But the Krever Inquiry isn’t the whole story. A follow-up investigation by the Expert Panel on Immune Globulin Product Supply and Related Impacts in Canada, released in 2018, declined to reach specific conclusions but noted that: “much has changed since the release of the Krever Commission report in 1997.” While there has been much improvement, especially in the realm of oversight, one glaring area to fix remains. “Like most of the world, we are too dependent on one jurisdiction (U.S.) for the supply of the vital raw material . . .” During fiscal year 2016-2017, less than 20 percent of our plasma came from Canadian donors; the rest came from paid donors in the United States. There’s no global shortage for plasma, but perhaps it’s worth wondering why there isn’t. After all, the United States is functionally the blood-bank of the Western World, reliant on paid donors. It’s also worth wondering why Canada brings in blood and plasma donations that are ultimately paid for anyway.
The revulsion against the idea of poor folks selling blood misses another important point. Blood is a renewable resource, and trading it for cash is a deal that would benefit many people. Dismissing it as a mere gargoyle of a modern economic system destroys income opportunities: The people who most stand to benefit from the money involved in this kind of transaction are making use of a renewable resource that costs them nothing, and, in the “young blood” instance, selling it to the wealthy-naive for vast sums isn’t the worst thing that could happen. For many of the poorest, the alternative may be death or the extreme suffering of extreme poverty.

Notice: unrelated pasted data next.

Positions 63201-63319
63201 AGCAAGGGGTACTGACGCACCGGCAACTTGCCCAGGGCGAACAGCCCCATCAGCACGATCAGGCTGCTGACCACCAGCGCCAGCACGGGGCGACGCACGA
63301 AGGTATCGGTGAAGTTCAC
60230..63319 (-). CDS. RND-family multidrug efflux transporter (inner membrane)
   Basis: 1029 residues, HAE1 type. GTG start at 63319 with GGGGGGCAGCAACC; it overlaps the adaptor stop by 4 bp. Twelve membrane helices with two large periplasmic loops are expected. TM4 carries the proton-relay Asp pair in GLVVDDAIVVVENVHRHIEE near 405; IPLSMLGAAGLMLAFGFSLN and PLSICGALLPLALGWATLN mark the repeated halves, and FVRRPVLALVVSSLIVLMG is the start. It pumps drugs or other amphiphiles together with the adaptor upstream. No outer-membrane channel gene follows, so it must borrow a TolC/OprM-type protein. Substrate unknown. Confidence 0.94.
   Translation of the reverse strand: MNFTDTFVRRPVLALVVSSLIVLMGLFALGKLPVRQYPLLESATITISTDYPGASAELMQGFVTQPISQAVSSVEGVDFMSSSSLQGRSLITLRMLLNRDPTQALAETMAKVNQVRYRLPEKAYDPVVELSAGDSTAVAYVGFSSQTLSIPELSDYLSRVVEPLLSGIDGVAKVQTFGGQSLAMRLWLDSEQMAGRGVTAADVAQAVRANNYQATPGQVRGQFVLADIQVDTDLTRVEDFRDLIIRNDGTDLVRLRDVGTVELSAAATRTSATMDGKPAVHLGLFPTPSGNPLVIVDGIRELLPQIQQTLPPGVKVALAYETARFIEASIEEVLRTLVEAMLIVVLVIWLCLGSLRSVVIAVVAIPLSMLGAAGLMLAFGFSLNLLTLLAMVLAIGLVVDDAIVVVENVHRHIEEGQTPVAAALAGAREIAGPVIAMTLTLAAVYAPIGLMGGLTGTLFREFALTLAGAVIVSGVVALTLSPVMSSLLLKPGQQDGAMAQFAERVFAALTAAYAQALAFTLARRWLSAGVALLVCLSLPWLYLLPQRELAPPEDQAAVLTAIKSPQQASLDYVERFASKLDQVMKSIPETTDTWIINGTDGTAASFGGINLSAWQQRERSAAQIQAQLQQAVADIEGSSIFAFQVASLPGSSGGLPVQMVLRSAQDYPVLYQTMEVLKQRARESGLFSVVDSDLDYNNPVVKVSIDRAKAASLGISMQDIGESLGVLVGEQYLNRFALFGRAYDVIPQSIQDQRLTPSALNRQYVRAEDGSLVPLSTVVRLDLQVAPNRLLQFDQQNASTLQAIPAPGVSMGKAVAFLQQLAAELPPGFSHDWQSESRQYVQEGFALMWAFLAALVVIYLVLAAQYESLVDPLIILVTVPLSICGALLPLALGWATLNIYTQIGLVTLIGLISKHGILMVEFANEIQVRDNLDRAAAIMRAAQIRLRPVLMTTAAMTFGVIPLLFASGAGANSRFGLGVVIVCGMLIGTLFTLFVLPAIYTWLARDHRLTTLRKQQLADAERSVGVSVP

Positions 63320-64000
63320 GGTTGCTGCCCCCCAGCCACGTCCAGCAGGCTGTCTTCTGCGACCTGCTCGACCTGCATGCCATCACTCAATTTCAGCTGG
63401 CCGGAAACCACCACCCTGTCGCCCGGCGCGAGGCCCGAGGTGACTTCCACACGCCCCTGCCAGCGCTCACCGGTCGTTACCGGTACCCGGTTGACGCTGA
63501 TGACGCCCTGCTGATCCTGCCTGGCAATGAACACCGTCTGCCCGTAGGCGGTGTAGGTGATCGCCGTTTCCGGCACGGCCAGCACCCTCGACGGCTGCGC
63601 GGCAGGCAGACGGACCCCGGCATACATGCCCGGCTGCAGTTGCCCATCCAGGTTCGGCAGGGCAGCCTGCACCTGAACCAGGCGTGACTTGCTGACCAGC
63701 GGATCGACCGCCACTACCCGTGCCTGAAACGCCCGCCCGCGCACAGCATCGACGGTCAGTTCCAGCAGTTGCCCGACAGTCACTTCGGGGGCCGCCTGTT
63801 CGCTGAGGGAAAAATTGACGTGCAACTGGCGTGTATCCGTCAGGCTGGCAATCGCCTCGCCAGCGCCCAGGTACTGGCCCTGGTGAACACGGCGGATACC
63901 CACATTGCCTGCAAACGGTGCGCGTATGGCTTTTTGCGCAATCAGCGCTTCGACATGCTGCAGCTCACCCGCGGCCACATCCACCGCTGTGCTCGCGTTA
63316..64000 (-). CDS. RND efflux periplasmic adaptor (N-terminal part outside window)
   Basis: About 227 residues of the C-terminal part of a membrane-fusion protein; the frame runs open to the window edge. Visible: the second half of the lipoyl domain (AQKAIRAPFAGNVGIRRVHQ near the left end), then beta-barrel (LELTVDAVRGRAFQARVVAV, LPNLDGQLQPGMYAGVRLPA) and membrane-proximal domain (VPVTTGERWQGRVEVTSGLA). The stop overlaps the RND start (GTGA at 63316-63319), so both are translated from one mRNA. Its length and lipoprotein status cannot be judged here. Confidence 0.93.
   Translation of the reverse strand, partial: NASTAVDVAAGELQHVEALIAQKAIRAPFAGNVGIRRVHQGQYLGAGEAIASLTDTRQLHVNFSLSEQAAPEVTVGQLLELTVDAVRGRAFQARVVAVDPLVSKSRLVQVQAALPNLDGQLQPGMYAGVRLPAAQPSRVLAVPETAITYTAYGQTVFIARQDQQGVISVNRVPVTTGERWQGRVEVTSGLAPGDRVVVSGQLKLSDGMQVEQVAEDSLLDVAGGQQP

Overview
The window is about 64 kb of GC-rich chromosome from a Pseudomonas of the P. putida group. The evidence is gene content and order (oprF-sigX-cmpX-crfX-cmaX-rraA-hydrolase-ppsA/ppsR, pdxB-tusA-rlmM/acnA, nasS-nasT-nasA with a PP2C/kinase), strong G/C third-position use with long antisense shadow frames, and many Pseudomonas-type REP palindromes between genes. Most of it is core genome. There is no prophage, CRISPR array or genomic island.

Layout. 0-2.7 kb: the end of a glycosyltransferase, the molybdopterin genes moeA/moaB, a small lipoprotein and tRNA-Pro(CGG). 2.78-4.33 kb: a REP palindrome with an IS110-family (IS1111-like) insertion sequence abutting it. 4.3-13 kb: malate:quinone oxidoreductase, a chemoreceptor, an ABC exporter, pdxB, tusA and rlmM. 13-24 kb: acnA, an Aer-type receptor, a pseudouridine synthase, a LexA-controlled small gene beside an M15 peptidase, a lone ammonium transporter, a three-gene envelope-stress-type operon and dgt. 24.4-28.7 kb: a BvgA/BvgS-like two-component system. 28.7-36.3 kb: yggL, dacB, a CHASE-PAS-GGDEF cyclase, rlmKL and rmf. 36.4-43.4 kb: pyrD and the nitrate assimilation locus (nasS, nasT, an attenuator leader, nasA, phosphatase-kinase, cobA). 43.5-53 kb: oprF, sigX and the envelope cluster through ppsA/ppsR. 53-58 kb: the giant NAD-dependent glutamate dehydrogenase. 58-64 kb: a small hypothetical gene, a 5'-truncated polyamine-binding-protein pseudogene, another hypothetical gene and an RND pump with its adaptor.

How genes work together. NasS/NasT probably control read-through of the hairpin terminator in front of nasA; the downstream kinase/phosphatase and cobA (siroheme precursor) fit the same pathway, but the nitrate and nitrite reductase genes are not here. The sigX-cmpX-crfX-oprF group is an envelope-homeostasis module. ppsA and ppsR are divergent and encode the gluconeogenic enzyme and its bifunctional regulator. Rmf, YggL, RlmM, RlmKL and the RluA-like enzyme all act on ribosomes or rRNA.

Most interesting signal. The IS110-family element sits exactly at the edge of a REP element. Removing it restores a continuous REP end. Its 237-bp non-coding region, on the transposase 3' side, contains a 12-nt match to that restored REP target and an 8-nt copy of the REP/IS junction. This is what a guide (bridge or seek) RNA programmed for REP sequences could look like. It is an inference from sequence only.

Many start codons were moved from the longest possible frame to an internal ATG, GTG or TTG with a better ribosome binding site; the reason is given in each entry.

Though it could be improved, Canada does have a robust social support system. Again, regulations, such as limiting the amount of blood and plasma you can donate, are far from impossible or impractical, and at least theoretically enforceable in a health care system where clinics share data. The idea would be to keep an eye on the way we go about demand for blood and plasma, while the market ensures a greater supply.